Campylobacter jejuni is the leading cause of food borne bacterial enteritis in the United States, as well as around the world, and is commonly contracted after consuming contaminated meat (especially poultry), unpasteurized milk, or contaminated drinking water. Since the ability of this bacterial species to respond to changes in the extracellular environment is paramount to its ability to cause disease, the mechanisms responsible for adaptation provide a viable target for bacterial control. The autoinducer-2 (AI-2) mediated quorum sensing system is widely conserved over both gram negative and gram positive bacteria and has been demonstrated to play a critical role in the environmental adaptation of other enteric pathogens such as Escherichia coli and Salmonella sp. Previous work has demonstrated that the C. jejuni genome encodes a functional luxS gene capable of producing AI-2 as a byproduct of its other role in s-adenosylmethionine (SAM) recycling, a normal metabolic pathway of bacteria. Several studies have started to evaluate the role of luxS and AI-2 mediated quorum sensing in C. jejuni, however many gaps still exist in our knowledge of how this system may play a role in the molecular response to environmental stimuli including in-host conditions. Work conducted as part of this thesis addresses three critical questions regarding luxS mediated quorum sensing of C. jejuni. First, we provide additional insights into the mechanisms of AI-2 synthesis by identifying a key amino acid of the LuxS enzyme that is critical for production of AI-2 in Campylobacter. Secondly, we demonstrate that luxS and/or AI-2 are critical to the competitive fitness and virulence of C. jejuni in two separate in vivo models of colonization and disease. Finally we evaluate the transcriptional and phenotypic changes associated with mutagenesis of this quorum sensing system and identify additional targets for future research to understand the function of quorum sensing in Campylobacter pathobiology. The collective results of these experiments complement each other and provide strong evidence for a critical role of the LuxS system of C. jejuni in environmental adaptation and pathogenesis.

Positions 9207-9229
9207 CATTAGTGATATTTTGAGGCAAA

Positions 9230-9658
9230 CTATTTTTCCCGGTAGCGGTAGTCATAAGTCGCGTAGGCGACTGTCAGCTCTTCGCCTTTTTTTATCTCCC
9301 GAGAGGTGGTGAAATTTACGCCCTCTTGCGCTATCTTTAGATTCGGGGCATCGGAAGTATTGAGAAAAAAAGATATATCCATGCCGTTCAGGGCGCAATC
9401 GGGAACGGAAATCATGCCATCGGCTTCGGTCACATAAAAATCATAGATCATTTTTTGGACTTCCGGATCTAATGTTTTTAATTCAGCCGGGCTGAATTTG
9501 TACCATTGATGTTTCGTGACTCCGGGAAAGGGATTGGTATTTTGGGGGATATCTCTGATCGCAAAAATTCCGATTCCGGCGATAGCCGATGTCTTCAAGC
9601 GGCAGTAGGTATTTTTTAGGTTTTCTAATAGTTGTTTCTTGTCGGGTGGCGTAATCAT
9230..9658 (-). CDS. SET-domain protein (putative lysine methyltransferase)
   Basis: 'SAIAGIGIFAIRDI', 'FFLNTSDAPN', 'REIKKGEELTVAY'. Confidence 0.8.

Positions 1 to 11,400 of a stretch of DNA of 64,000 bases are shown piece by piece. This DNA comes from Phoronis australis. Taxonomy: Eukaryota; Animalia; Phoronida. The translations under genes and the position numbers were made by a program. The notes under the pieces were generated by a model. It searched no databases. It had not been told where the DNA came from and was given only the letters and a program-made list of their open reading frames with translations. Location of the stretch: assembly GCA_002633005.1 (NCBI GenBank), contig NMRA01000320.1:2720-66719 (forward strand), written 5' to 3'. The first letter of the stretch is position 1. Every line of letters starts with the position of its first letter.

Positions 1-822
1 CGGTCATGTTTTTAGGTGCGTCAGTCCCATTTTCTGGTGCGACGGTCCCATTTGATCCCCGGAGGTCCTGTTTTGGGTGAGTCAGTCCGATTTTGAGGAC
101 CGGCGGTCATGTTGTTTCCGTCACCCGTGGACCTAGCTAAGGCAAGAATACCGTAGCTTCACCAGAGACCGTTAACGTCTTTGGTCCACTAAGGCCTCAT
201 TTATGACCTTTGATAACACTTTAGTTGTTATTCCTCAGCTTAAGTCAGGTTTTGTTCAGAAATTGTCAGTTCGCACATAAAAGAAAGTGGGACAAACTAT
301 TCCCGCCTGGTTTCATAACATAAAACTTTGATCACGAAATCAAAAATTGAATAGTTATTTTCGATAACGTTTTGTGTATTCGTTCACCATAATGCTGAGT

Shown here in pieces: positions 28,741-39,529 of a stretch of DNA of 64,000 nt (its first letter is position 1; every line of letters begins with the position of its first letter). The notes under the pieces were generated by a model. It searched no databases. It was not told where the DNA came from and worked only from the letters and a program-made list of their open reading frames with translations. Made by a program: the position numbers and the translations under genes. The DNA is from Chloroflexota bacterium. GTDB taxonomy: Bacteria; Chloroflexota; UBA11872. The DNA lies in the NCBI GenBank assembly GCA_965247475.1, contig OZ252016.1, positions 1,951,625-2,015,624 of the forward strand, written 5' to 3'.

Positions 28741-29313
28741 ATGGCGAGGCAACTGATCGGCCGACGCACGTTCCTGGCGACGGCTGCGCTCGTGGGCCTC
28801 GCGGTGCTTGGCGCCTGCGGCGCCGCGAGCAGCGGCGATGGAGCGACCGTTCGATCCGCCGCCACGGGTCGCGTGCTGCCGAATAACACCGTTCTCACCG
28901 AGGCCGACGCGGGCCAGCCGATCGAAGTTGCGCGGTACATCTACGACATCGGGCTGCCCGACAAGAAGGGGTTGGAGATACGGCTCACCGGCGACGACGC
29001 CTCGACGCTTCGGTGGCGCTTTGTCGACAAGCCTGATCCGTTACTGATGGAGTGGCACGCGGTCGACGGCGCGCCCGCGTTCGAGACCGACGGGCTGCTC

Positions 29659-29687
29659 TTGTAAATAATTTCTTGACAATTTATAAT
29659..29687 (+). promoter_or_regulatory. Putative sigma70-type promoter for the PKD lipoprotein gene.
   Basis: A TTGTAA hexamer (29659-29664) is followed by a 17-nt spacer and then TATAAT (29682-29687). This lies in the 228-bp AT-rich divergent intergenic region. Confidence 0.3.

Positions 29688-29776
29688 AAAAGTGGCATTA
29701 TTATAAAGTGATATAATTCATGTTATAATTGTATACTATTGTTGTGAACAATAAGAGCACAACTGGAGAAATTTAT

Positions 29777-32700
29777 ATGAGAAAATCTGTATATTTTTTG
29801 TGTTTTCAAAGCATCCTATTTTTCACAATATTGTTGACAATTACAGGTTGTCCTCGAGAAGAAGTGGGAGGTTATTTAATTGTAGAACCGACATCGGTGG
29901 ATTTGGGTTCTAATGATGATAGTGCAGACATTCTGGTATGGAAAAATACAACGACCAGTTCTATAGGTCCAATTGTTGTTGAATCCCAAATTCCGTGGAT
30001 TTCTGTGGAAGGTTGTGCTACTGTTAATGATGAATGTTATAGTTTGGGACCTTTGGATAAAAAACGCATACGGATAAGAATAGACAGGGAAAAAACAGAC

Available at: http://works.bepress.com/paul-plummer/16/